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See What the World’s Reading Habits Look Like in 2020

The editing and proofreading service Global English Editing gathered statistics from various sources, including Pew Research and Amazon’s bestsellers page, that demonstrate how the world’s reading habits changed over the course of 2020: “35 percent of web users worldwide reported reading more during the pandemic, and 14 percent said they read significantly more. This trend was most dramatic in China, where 44 percent of respondents said they increased their reading time due to the coronavirus.”

The Lockdown Lessons of “Crime and Punishment”

At the age of 76 in the fall of 2019, David Denby enrolled in Columbia University’s required year-long freshman course called Literary Humanities. The class began discussing Dostoyevsky’s novel Crime and Punishment in April 2020, after the campus had been shut down for four weeks. 

Here Denby discusses his experience with studying Dostoyevsky’s novel on a computer screen rather than around a seminar table and how the novel’s ideas resonate in today’s reality.

Why Narrative Structure Is One of the Crime Writer’s Most Valuable Tools

How writers manipulate narrative structure for novelistic effects fascinates me so much that I’ve written a couple of posts about it:

So I was delighted to come across author Sara Foster’s discussion of how she and others have used it in their works. Read her explanations here of how particular novelistic techniques can affect a story’s meaning and impact.

The Limits of the Viral Book Review

“Why are literary critics fixating on one quality nowadays?”

That one particular quality, Larissa Pham writes, is self-awareness. 

As a recent wave of literary criticism seems to demonstrate, this self-awareness falls neatly along political lines: Even within their texts, authors find themselves in the position of navigating their privilege, some of which very well might have helped land them the book deal.

So You’re (Still) in a Pandemic Reading Slump

A lot of us have had trouble, either periodically or continuously, concentrating enough to read since COVID-19 emerged last spring. I wrote about my own such problems here.

In this article article Danika Ellis offers six approaches you might take if you’re still having trouble settling back into a reading routine.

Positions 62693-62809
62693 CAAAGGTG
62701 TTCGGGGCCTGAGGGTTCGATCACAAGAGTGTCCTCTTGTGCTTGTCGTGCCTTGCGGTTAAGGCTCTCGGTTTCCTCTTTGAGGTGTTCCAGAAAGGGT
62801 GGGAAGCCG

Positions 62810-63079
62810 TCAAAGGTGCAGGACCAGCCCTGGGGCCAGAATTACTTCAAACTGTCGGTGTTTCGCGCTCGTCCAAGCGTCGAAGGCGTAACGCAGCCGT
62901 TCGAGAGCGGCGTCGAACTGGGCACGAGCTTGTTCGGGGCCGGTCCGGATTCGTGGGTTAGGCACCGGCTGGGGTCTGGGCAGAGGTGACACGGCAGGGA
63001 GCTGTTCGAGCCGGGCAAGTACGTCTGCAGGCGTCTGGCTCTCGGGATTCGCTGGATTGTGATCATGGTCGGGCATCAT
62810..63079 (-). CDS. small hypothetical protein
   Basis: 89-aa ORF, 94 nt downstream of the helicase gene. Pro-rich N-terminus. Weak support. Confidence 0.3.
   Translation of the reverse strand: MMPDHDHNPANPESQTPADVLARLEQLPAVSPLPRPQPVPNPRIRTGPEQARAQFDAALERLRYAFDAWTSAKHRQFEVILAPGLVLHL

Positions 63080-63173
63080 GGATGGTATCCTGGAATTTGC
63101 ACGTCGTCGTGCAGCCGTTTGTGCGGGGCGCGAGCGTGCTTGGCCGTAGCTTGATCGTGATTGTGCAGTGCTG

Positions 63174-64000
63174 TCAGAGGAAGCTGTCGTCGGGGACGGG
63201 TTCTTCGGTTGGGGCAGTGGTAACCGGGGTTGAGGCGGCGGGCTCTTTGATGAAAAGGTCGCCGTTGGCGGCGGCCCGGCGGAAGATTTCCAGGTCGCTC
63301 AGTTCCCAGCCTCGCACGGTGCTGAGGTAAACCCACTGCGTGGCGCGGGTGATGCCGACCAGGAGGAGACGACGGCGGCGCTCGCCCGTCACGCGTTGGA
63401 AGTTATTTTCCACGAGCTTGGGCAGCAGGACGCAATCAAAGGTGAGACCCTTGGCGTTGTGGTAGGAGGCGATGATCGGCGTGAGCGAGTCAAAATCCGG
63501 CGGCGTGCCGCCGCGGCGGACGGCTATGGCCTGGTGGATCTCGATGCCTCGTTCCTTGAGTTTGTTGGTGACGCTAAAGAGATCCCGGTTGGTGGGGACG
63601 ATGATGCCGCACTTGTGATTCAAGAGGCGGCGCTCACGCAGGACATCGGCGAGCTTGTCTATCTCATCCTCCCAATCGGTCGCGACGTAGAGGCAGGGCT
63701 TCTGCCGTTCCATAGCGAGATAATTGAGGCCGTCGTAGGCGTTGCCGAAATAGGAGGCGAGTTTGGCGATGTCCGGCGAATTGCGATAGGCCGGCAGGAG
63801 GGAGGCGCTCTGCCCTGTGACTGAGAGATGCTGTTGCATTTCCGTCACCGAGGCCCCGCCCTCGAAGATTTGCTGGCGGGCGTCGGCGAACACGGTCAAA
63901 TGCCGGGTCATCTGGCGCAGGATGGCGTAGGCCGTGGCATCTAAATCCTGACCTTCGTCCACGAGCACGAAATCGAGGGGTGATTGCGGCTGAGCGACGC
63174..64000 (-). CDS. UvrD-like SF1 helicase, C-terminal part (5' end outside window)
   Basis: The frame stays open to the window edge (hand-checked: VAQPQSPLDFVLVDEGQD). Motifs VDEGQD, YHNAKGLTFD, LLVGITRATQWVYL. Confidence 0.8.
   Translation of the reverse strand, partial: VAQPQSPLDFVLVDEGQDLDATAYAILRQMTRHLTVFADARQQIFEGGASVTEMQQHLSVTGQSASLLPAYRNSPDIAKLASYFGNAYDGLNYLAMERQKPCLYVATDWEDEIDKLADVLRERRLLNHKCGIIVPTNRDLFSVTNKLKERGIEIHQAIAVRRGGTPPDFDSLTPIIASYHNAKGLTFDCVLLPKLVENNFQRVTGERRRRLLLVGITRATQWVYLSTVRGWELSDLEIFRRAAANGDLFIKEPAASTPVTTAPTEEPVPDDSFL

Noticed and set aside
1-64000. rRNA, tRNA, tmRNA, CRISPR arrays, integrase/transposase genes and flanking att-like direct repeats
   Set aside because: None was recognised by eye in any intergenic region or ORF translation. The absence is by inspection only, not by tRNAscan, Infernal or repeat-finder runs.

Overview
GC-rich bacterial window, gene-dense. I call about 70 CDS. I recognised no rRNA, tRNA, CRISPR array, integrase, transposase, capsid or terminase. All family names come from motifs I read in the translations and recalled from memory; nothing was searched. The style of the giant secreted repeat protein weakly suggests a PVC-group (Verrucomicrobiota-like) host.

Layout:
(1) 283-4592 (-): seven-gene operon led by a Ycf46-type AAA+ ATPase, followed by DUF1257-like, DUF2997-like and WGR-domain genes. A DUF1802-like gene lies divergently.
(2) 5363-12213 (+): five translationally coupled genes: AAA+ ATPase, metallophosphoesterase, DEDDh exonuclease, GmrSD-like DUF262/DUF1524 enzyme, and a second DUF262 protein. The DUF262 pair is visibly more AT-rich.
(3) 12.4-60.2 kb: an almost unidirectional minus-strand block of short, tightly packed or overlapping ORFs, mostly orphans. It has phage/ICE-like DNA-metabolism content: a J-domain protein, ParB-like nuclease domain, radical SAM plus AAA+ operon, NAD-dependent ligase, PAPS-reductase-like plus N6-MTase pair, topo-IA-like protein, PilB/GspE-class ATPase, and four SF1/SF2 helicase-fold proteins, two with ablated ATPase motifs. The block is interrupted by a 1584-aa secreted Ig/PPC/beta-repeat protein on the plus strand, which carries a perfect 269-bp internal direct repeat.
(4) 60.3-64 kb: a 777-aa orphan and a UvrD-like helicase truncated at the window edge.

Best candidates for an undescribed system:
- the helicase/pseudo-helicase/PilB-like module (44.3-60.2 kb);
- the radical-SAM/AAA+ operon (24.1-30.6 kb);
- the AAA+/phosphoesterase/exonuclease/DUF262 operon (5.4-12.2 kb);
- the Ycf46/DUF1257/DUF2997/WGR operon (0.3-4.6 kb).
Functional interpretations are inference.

© 2020 by Mary Daniels Brown

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Ebooks Last Week's Links Publishing

Literary Links

The Golden Age of Book Adaptations for TV

Andrew Neiderman, the author of 46 thrillers who has written as V.C. Andrews for over 34 years, says, “The pandemic has brought on a new age of book-to-series adaptations, and with it novelists have found not only new sources of income but greater satisfaction in how their books are turned into movies.”

Crime novelists dish on writing about cops in a moment of reckoning

In light of recent protests over police brutality, four crime novelists discuss the issues that swirl around portraying law enforcement officers as fictional characters. Los Angeles Times crime reporter and novelist James Queally talks with Rachel Howzell Hall, Attica Locke, and Ivy Pochoda.

Why I Still Use—And Like—Goodreads

In a recent links column I cited an article complaining about the problems with Goodreads. That article prompted me to write How I Use Goodreads.

After featuring a negative article about Goodreads, I thought it only fair that I should include this more positive article by Kelly Jensen, whose approach is very similar to mine: use the features you like and ignore the ones you don’t like.

The Best Ereaders You Can Buy in 2020

If you’re looking at an ereader as a possible holiday gift this year, Rey Rowland evaluates your options.

University Presses Are Signal Boosters of Knowledge

In this particular moment, when we are being tested as a society both by a pandemic and by the metaphorical virus of systemic racism, the peer review system that defines mission-driven university press publishing—whereby scholars review the work of other experts prior to publication—seems particularly fit for its purpose of ensuring the publication of high-quality content.

A report from Publishers Weekly.